Hussain Muhammad Ershad ruled Bangladesh for almost a decade before a pro-democracy movement ousted him in 1990. Ershad's rule was marked by his controversial decision to make Islam the state religion of the country.
Former Bangladeshi military dictator Hussain Muhammad Ershad died on Sunday at the age of 90, local media reported. Ershad was suffering from kidney and liver complications and was admitted to the Combined Military Hospital in Dhaka on June 27.
"He died today morning after suffering for about three weeks," Sunil Shuva Roy, Ershad's press secretary, told reporters.
Ershad's rule was marked by his controversial Islamization drive, including his decision to make Islam the state religion of the then officially secular Muslim-majority country.
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Coup and ouster
After President Ziaur Rahman was assassinated on May 30, 1981, Ershad removed the elected government headed by President Abdus Sattar, who had led the Bangladesh Nationalist Party (BNP) to victory in the 1982 vote, and seized power in a bloodless military coup on March 24, 1982.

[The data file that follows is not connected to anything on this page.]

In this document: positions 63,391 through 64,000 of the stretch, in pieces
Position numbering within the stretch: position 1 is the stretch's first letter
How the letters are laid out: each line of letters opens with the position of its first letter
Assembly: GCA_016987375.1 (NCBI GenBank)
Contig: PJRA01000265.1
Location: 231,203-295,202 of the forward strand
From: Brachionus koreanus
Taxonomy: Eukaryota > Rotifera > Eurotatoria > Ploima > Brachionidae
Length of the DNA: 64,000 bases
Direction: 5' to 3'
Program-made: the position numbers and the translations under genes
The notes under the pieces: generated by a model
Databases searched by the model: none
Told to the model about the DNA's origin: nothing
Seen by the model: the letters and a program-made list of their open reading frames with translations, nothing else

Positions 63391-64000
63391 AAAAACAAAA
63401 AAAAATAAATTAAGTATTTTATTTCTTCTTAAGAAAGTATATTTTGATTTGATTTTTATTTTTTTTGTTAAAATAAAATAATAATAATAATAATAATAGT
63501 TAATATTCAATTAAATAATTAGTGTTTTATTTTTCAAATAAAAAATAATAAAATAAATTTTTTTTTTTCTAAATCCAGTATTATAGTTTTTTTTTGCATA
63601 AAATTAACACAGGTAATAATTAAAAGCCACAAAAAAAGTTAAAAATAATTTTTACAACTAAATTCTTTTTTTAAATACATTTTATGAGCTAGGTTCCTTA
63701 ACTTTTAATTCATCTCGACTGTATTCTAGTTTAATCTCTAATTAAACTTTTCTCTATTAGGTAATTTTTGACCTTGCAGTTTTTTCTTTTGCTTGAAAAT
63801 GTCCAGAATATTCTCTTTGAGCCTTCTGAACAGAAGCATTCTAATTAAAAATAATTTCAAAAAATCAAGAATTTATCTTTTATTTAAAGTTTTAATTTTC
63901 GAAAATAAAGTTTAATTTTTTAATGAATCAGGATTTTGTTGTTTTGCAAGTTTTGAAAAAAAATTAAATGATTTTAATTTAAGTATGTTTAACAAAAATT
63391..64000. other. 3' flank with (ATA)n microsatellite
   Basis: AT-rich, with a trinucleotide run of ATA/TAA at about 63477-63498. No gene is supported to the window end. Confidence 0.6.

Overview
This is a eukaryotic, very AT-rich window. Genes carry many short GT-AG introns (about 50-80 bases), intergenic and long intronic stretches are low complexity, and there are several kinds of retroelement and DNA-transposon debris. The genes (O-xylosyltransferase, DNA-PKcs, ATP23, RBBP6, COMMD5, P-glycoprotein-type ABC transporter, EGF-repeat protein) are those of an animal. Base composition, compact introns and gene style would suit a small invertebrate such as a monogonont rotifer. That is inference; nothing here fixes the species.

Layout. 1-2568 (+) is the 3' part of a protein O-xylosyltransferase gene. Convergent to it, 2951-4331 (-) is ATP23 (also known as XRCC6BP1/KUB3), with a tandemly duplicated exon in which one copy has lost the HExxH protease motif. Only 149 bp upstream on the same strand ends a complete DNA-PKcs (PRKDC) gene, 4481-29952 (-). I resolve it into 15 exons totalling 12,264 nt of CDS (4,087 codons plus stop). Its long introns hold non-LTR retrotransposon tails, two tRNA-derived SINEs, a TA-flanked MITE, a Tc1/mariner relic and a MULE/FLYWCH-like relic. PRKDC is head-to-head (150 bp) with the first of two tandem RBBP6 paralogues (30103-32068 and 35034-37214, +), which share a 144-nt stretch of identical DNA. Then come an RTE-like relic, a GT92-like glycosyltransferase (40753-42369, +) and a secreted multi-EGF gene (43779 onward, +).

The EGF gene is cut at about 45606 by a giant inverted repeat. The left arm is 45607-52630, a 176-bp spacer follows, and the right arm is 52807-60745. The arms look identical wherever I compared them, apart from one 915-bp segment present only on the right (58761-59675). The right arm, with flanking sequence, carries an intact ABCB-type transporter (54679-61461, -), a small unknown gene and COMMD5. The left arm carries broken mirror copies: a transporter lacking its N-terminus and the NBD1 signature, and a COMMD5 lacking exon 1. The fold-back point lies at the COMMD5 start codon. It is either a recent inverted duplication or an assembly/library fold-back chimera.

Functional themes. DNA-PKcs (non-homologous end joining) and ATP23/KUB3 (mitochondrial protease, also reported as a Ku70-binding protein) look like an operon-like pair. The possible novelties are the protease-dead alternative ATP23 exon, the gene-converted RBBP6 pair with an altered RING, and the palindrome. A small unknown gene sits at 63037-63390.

The general ruled the country as Chief Martial Law Administrator until December 1983, but after sacking then President Ahsanuddin Chowdhury and suspending the constitution, Ershad took over as president.
A movement for the restoration of democracy, led by incumbent Prime Minister Sheikh Hasina and her political rival, Khaleda Zia, forced Ershad to step down on December 6, 1990.
The former military dictator was arrested in 1991 and sent to jail on corruption charges. He was released on bail in 1997.
Ershad's Jatiya Party won 14 seats in the 2001 general election. In 2006, he formed an alliance with current Prime Minister Hasina's Awami League party.
Since the end of Ershad's military rule, Bangladeshi politics has revolved around Hasina and Zia. Prime Minister Hasina's government last year jailed Zia for a decade over graft charges.
shs/tj (Reuters, AFP, dpa)